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What is the difference between

ArrayList<Object> al = new ArrayList<Object>(100);


Object[] ar = new Object[100];

Is there any difference in the internal implementation i.e. the allocation in the memory? Do both internally reserve 100 slots in the memory?

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ArrayList is a dynamic array, similar to the c++ vector. Any basic book will explain the differences. –  nikhil Jan 20 '12 at 6:30
I know what is the basic difference between the two what i was referring to was the internal implementation..have edited the question accordingly.. –  hakish Jan 20 '12 at 6:33
Why don't you write some sample code for each of the two; then use a debugger to see what's actually happening internally? –  David Wallace Jan 20 '12 at 6:36

5 Answers 5

An ArrayList<Object> holds a backing Object[]. The backing Array will be "resized" (a new array will be created and the old data will be copied over) if you would possibly overflow the size and additions are possible.

List implementations also provide additional methods to work on them.

Another thing is that you may use Generics(1.5) with Lists.

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One thing not directly asked in the question is what happens with ArrayList<SomeClassOtherThanObject>. The internal array in that case is still an Object[], not a SomeClassOtherThanObject[] due to erasure. –  Laurence Gonsalves Jan 20 '12 at 6:39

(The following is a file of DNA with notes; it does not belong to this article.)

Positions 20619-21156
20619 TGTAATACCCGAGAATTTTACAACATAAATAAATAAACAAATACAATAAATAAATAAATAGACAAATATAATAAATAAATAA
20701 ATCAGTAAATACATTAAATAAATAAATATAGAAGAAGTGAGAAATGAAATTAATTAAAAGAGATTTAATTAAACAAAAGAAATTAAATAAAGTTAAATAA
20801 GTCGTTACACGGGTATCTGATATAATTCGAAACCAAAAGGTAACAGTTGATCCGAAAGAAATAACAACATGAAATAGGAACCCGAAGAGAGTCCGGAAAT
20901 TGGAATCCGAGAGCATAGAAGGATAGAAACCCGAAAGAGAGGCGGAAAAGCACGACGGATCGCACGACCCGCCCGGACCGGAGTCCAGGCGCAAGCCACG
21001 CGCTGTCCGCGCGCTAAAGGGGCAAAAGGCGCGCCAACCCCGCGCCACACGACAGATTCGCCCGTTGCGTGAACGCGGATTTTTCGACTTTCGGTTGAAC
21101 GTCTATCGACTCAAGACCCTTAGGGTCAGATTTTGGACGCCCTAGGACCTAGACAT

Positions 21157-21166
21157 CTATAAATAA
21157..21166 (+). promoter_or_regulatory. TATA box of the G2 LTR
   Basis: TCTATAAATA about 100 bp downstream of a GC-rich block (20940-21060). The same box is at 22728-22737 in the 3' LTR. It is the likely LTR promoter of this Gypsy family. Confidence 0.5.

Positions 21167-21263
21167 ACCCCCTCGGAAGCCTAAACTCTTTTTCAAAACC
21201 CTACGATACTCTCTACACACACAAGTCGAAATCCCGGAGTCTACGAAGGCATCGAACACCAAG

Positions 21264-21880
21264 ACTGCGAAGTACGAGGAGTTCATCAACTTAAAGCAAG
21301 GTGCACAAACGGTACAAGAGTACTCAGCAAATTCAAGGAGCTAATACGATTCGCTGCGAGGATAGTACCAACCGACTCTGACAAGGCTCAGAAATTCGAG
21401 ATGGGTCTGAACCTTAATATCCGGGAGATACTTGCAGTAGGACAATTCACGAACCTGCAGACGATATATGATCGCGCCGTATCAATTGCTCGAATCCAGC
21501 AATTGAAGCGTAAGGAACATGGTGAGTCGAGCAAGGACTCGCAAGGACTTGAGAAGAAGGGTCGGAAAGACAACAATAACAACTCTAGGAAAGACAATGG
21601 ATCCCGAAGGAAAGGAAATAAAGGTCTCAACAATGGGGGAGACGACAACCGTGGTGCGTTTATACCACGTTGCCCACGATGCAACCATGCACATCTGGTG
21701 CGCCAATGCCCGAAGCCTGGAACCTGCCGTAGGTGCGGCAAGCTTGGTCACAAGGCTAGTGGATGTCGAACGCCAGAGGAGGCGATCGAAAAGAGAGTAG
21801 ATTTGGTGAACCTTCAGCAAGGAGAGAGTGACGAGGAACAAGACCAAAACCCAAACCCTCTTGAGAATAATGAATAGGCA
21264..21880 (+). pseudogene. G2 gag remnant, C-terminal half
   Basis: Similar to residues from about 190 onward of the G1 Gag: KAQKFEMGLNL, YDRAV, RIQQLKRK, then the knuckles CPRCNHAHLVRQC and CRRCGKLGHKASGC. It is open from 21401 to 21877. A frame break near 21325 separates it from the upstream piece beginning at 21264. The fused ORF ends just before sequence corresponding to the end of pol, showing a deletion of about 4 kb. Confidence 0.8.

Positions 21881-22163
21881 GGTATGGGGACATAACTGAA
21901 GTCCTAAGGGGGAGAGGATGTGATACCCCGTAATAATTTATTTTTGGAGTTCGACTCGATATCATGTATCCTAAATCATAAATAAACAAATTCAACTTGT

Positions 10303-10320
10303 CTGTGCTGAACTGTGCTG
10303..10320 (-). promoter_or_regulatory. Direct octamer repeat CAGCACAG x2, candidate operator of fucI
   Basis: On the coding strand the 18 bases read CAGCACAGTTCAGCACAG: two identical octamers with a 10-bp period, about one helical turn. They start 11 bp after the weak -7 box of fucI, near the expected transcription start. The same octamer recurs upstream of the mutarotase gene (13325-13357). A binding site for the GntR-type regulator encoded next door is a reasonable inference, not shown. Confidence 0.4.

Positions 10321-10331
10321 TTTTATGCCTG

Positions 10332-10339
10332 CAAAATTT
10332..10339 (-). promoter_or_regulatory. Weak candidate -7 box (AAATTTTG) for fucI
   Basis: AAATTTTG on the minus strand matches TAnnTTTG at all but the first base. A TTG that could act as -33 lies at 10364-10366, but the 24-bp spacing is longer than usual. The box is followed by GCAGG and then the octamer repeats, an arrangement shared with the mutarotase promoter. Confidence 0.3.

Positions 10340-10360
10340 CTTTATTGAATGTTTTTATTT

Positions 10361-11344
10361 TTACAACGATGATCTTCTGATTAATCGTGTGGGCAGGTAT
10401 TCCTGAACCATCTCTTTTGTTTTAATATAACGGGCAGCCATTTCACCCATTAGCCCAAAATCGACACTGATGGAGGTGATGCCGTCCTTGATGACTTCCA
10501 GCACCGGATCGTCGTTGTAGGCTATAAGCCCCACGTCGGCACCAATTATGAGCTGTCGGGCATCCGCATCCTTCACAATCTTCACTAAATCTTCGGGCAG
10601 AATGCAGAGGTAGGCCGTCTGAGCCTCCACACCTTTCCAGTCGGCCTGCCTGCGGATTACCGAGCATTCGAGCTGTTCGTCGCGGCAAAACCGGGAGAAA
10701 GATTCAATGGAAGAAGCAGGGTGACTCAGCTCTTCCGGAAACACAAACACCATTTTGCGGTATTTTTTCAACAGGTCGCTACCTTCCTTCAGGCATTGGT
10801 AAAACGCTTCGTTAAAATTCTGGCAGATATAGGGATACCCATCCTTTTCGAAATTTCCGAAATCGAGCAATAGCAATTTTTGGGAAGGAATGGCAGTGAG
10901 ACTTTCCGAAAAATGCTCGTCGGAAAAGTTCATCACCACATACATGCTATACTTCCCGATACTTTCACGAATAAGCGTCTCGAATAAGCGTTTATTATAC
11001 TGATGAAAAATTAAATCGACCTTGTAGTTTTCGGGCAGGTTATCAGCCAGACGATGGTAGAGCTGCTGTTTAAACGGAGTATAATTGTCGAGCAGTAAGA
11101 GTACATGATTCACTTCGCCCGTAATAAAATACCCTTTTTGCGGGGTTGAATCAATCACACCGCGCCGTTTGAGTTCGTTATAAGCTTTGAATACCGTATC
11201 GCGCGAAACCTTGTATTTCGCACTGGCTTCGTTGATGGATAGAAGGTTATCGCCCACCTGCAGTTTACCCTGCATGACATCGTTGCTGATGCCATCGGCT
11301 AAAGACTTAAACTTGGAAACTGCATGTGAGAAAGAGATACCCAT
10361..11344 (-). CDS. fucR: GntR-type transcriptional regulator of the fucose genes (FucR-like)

The backing array will be resized: Actually, since arrays cannot be resized, a new one will be created and the old data copied over. –  Thilo Jan 20 '12 at 6:45
@Thilo good point i added this. Before someone misunderstands the meaning. –  fyr Jan 20 '12 at 6:48
Looks like i wasn't able to communicate what i wanted to with the question..what i would really like to know is new Arraylist(100) and new AnyArray[100] do both internally reserve 100 * Object size in the memory? –  hakish Jan 20 '12 at 6:52
@hakish: Yes, they do. "100*Object size" is a bit unclear. They reserve an array with 100 slots for Objects (4 bytes or 8 bytes each, independent of the type of object). The actual objects are stored somewhere else on the heap, and nothing is reserved for that. –  Thilo Jan 20 '12 at 6:58

ArrayList is a List-implementation that uses a normal array internally to store and retrieve the objects added to list. The latter (Object[]) is a normal array.

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No, both does not mean same in ArrayList < Object > al = new ArrayList< Object >(100); just define initialCapacity in later you can add n number of elements but in Object[] ar = new Object[100]; you cannot add elements after 100 size

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ArrayList can grow or shrink dynamically at runtime, arrays cannot. ArrayList is a list implemented using an array. It gives you a variety of functions (list operations basically) which array doesn't provide.

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ArrayList you can defined initial capacity. capacity. But Object array is 100 elements are fixed. Basically you can define ArrayList initial capacity capacity but later you can add any number of elements

In performance,

*To read from an ArrayLists takes three time longer than reading from an Array.

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